Chromosomal Abnormalities in Molar Pregnancy

Partial and complete hydatidiform moles occur with a frequency of approximately 1 in 1500 pregnancies in the United States; they are more common (1 in 250 pregnancies) in Asia. These moles have a risk of becoming invasive tumors.

A complete hydatidiform mole (CHM) consists of hyperplastic trophoblastic tissue without evidence of fetal development. The chromosomes in a CHM are of paternal origin. This entity can arise by fertilization of an enucleate (empty) ovum in one of two scenarios. The ovum may be fertilized with a single sperm, the chromosomes then undergoing duplication to form a diploid cell that forms trophoblastic tissue. In this scenario, the sperm must carry the X chromosome in order for the resulting cell to be viable. Alternatively, an enucleate ovum is fertilized by two sperm (X/X or X/Y), giving rise to a diploid cell that forms trophoblastic tissues.

A partial hydatidiform mole (PHM) is produced when two sperm fertilize a normal ovum. PHMs can also arise from fertilization of an ovum by a single sperm that subsequently undergoes chromosomal duplication. In either case, the resulting cell is triploid (i.e., the kary-otype is 69, XXX or 69, XYY). In this situation, both trophoblastic and fetal tissues can develop, and very rarely a fetus with triploidy can survive to term, although the postnatal life expectancy is extremely short. Approximately 16% of spontaneous abortions show triploidy.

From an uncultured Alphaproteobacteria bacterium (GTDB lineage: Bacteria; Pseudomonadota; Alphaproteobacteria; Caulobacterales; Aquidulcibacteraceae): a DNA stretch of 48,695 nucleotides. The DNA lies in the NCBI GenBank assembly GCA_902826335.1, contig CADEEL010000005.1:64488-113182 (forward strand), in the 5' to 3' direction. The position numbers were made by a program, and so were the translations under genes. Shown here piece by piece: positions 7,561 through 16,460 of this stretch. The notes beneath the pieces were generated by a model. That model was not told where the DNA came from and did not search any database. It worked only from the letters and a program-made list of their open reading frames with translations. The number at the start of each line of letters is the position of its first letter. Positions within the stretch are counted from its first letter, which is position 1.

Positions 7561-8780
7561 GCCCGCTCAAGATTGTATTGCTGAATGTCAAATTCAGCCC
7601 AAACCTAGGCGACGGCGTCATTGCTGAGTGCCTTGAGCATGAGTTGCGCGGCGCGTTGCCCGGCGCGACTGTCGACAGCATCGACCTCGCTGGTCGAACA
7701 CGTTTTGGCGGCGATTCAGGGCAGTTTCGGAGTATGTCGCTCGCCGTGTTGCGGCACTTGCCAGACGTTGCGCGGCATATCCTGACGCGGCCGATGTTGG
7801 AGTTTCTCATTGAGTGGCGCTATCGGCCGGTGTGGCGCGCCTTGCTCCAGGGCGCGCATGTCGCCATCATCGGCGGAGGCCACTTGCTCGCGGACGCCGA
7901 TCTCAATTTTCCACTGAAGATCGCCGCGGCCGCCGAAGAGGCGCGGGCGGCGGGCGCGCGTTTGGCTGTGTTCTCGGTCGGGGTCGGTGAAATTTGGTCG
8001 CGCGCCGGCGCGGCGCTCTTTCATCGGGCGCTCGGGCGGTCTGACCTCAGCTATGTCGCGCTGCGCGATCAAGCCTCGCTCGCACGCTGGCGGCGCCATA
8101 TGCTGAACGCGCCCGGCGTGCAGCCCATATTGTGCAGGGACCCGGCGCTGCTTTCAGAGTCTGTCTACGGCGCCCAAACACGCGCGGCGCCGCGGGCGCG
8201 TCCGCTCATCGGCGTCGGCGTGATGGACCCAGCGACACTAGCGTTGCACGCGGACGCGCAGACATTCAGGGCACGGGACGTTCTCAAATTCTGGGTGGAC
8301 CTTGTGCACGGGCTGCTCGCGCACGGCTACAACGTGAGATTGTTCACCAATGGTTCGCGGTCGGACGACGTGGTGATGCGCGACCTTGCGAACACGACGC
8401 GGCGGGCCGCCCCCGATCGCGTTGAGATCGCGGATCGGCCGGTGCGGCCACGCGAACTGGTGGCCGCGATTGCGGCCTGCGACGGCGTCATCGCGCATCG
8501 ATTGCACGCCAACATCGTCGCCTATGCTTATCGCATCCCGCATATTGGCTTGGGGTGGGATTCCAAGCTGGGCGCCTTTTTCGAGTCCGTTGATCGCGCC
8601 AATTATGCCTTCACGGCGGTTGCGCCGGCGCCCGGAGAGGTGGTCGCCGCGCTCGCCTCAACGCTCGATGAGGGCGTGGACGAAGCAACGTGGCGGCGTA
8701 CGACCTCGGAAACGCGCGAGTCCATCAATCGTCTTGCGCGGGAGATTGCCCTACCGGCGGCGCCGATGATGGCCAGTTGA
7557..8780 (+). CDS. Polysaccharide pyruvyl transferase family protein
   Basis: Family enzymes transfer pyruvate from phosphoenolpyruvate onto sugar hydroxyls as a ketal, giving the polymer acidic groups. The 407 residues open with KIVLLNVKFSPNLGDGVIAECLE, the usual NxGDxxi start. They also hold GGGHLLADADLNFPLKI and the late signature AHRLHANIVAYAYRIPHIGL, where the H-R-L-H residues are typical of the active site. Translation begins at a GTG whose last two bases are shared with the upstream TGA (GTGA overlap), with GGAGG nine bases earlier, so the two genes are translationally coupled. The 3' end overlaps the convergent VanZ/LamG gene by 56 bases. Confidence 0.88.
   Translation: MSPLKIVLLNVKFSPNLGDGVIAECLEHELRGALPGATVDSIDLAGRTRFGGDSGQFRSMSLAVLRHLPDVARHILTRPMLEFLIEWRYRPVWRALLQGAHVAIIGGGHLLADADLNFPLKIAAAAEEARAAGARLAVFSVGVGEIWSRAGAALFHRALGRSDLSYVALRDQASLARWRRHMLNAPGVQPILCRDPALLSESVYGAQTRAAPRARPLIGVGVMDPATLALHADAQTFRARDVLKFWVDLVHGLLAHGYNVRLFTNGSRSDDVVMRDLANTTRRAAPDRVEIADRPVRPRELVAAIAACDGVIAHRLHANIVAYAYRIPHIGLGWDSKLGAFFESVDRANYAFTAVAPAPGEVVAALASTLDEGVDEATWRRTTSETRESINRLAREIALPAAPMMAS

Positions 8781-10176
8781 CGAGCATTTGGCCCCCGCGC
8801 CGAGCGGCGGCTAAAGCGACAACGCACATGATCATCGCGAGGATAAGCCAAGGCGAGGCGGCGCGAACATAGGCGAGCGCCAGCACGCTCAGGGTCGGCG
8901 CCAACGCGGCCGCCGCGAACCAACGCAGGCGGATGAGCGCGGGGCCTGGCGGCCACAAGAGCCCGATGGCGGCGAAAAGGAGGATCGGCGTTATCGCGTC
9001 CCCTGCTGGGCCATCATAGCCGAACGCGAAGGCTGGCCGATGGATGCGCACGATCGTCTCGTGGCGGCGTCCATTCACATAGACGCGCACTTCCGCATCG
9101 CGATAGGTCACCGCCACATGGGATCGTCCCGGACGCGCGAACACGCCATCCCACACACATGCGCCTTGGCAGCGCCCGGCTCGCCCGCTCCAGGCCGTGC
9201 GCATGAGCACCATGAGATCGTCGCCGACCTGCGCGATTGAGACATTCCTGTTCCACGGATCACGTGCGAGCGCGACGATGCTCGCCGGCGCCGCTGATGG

Was this article helpful?

0 0
The Latest Anti Aging Treatments

The Latest Anti Aging Treatments

Are You Striving To Look And Feel Youthful? Wish You Could Add 20 Years To Your Life? Discover the Secrets to a Longer, Healthier Life With This Fantastic Anti-Aging Resource. You might be feeling and looking great now, but have you ever thought about what youll feel and look like several years from now? Have you ever considered that the choices you make today directly influence how well you age?

Get My Free Ebook


Post a comment